In seeds there are germs []. When they are found in water they become filaments. When they are found at the border of water and land they become algae. When they germinate in elevated places they become plantain. When the plantain is found in fertile soil it becomes crow's foot. The crow's foot's roots become scarab grubs and its leaves become butterflies. The butterflies soon evolve into insects that are born beneath the stove. They have the appearance of exuviae and are called "house crickets:" After a thousand days the house crickets become birds called "dried surplus bones." The spittle of the dried surplus bones becomes a misty spray and the misty spray becomes mother of vinegar. Midges are born from mother of vinegar; yellow whirligigs are born from fetid wine; blindgnats are born from putrid slimebugs. When goat's-queue couples with bamboo that has not shooted for a long time, they produce greenies. The greenies produce panthers; panthers produce horses; horses produce men; and men return to enter the wellsprings of nature []. The myriad things all come out from the wellsprings and all reenter the wellsprings. (18)[22]

Liu An's (c. 139 BCE) Huainanzi uses bianhua 17 times. For instance, this hunchback story about Ziqiu 子求 "Master Seek", adapted from the Zhuangzi (6)[23] description of Ziyu 子輿 "Master Chariot".

Ziqiu had lived for fifty-four years when an injury made him hunchbacked. The arch of his spine was higher than his forehead; his chin pressed down on his chest; his two buttocks were on top; his rectum pointed to the sky. He crawled over to peer at himself in a well: "Amazing! That which fashions and transforms us! How has it turned me into this crumpled thing?" This shows that from his viewpoint, alterations and transformation [bianhua] are the same. (7)[24]

The Huainanzi describes transformations in nature:[25] "Now the frog becomes a quail, [and] the water scorpion becomes the dragonfly. These give rise to what is not their own kind. Only the sage understands their transformations." To know the bianhua of things is the hallmark of spiritual knowledge.[26]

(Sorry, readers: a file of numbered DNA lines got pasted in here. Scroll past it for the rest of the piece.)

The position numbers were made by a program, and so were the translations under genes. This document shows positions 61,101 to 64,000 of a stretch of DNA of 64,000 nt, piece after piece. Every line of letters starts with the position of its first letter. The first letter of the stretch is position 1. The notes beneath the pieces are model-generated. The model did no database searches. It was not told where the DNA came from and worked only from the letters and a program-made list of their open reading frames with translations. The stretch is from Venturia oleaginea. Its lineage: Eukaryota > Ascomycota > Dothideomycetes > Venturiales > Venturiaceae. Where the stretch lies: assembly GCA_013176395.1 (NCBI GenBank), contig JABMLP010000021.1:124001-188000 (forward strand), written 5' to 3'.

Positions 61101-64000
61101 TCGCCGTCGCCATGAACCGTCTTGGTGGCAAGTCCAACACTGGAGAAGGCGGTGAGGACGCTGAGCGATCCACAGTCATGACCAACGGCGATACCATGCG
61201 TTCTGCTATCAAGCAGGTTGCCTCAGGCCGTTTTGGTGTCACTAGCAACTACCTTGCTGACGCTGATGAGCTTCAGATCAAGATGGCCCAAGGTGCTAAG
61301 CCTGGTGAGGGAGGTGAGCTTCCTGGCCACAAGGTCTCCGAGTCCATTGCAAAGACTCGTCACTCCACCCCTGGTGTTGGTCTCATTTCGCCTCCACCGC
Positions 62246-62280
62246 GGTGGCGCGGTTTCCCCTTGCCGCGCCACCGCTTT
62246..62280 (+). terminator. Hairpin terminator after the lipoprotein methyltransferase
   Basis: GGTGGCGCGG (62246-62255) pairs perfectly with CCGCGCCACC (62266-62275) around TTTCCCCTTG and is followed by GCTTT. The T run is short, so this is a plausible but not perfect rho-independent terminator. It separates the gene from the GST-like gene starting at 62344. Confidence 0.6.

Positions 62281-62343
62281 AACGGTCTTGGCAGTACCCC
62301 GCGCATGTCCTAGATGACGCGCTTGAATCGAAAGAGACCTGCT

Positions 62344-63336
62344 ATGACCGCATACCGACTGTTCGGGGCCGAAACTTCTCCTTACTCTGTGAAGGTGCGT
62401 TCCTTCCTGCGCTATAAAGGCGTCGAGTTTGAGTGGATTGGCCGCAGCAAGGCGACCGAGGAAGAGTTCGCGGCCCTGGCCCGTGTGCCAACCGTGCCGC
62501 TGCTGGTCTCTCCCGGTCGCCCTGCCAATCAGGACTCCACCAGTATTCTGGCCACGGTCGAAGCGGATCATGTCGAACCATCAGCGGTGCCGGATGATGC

While the Daodejing text does not use bianhua, its (c. 2nd century CE) commentary attributed to Heshang Gong 河上公 (lit. "Riverbank Elder") uses the word twice, explaining the transformations of dragons and spirits. The text and commentary for Section 26 (重德) says:

Gravity is the root of lightness.
If a prince is not grave, then he is not honoured. If asceticism is not taken seriously, then the spirits are lost. The blossoms and leaves of the herbs and trees are light, therefore they are perishable. The root is heavy, therefore it is lasting.
Quietness is the master of motion.
If a prince is not quiet, then he loses his dignity. If the ascetic is not quiet, then he endangers himself. The dragon is quiet, therefore he is able to transform [bianhua]. The tiger is restless, therefore he strives for heavenly faults.[27]

Section 39 (法本) says:

The spirits acquired unity. Thereby they are magic-endowed.
This means: The spirits acquired unity. Thereby they are able to change [bianhua] and to become formless.
The valley-streams acquired unity. Thereby they are filled out.
This means: The valley-streams acquired unity. Therefore they may be filled without ceasing to exist.[28]

The (c. 2nd century CE) Laozi bianhua jing 老子變化經 "Scripture of the Transformations of Laozi", which is preserved in a fragmentary (612 CE) Dunhuang manuscript discovered in the Mogao Caves, uses bianhua to describe the many historical reincarnations of Laozi 老子, deified as Laojun 老君 "Lord Lao". This text[29] says Laozi "can make himself bright or dark, disappear and then be present, enlarge or diminish himself, coil up or extend himself, put himself above or below, can be vertical or horizontal, (and) can go forward or backward." In every generation, this Master of Emperors cosmically "transforms his own body" in order to teach humanity, through the incarnate power of the Dao, he assumes numerous identities, and leaves behind adapted writings with his teaching.[30] The transformations of Laojun began with the first mythical ruler Fu Xi, included Gautama Buddha, the Yellow Emperor's teacher Guangzhengzi 廣成子 "Master Broadly Complete" (mentioned in the Zhuangzi), and ended with a 155 CE manifestation in the Sichuan region.

Mark Csikszentmihalyi distinguishes between early Daoist discussions that tended to emphasize the way in which bianhua applies to human beings in the same way it does to the natural world,[31] and later Daoism that stressed the potential for the adept to harness bianhua, particularly in the eschatological picture of the Shangqing tradition.

Like Laozi, the diverse spirits of the Shangqing tradition are able to transform themselves, and the adept had to be able to identify their different manifestations. Adepts, in turn, might use bianhua to transform themselves. The Shangqing text Shenzhou qizhuan qibian wutian jing 神州七轉七變舞天經 (Scripture of the Divine Continent on the Dance in Heaven in Seven Revolutions and Seven Transformations; CT 1331) describes methods for transforming into clouds, light, fire; water, and dragons.[18]